Network connectivity is critically important for both students and staff, yet most institutions refresh their network and wireless infrastructure only once every eight to 10 years. With new wireless technology hitting the market roughly every three years, quite a few colleges may be lagging behind the curve.
One solution is the Ruckus ICX 7650 switch, which comes loaded with extra features and capacity that can help colleges stay relevant and supportive of new technology as it advances — even if they don’t require that capacity initially. Admins generally use the ICX7650-48ZP model, which boasts the highest capacity in the line, as an access-level switch to onboard new devices and users.
Support for All Current and Future Devices
All the new switches, including the ICX7650-48ZP, feature a thin design that fits in a single rack slot. Users can chain together up to 12 ICX switches for increased capacity without requiring any special or proprietary cables.
The ICX 7650-48ZP comes standard with 24 ports of multigigabit (IEEE 802.3bz) Ethernet ports and 24 ports for standard gigabit Ethernet. The gigabit ports support standard PoE+ devices, while the multigigabit ports can drive devices with power requirements up to 90 watts from a 1,500-watt overall pool.
Even the pending 802.11ax wireless access ports should only require 45 to 60 watts of power at most. That said, the idea is to have the ICX support today’s technology, the next generation’s and the one after that.
Ruckus has also built in features to help the ICX support mission-critical applications, such as connectivity inside lecture halls or science buildings that house ongoing experiments. Every ICX switch has two hot-swappable cooling fans and two power supplies. Should one go down, the ICX will keep working while a replacement is obtained.
An easy-to-use management console gives users full control over everything from connectivity to PoE levels. Together, these attributes make the ICX 7650-48ZP a great fire-and-forget-it network backbone — one that should be just as useful on campus years from now as it is today.
Ports Deliver Maximum Power to Connected Devices
One of the reasons the Ruckus ICX 7650-48ZP access-level switch is so future-proof is that half of its ports go well beyond the standard Power over Ethernet or even PoE+ standards, offering a full 90 watts of power to connected devices.
It doesn’t take much math to determine that, with a maximum power pool of 1,500 watts, you won’t be able to have every device pulling down 90 watts. In fact, if every connected PoE device needed 90 watts of power, your power well would run dry after only 16 ports were connected, and that wouldn’t even take into account anything running on the 24 PoE+ ports.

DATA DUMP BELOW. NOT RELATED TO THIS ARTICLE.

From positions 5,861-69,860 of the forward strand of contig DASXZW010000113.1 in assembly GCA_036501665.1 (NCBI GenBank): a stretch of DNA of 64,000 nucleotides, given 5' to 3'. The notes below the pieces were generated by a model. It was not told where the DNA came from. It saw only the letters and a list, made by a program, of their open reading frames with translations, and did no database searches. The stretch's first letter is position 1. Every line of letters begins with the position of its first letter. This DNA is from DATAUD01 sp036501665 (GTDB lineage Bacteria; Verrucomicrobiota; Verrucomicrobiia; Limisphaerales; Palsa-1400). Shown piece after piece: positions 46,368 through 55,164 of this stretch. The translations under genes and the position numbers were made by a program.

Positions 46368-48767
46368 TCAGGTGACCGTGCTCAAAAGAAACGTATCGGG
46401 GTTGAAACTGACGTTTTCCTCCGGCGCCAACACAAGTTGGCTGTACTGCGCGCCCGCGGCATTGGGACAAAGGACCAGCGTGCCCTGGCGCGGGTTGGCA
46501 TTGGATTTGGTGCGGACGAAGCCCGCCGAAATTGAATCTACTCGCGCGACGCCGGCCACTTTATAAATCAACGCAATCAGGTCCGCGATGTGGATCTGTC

However, almost nothing today requires that much power delivered over an Ethernet cable. I’ve tested network surveillance cameras that needed only about 20 watts of power, and even the most advanced, power-hungry 802.11n wireless hubs require about 40 watts. There is some speculation that some of the pending 802.11ax access points might require as much as 60 watts PoE, but even that is a far cry from 90.
My lab has a few test devices that can pull as much PoE power as needed and measure that flow for accuracy. I connected four phantom devices to the ICX 7650-48ZP and had them draw 90 watts of power. I also connected several wireless hubs, an LED light rack, two surveillance cameras and a drone. At the same time, an avalanche and reflector device simulated traffic through the switch, with 100 simultaneous users.
The total power draw was 583 watts, which the ICX 7650-48ZP had no trouble supplying. Even going from a zero PoE draw to 583 in just a few seconds had no effect on throughput or network operations. And after an hour of running at that level of PoE, the switch was neither measurably hotter nor running any louder than before.
It might be a few years before there are enough devices to reliably test a full load of 90-watt devices on the ICX 7650-48ZP. Given how well it did with a very dense power load, it’s a safe bet that future devices won’t be overly troublesome.
Maximum Switching Capacity: 1.128 Tbps
Maximum Ports: 48
Aggregated Stacking Bandwidth:2.4 Tbps
Maximum Switches per Stack:12
Supported Power over Ethernet: 90 watts PoE/PoE+/802.3bt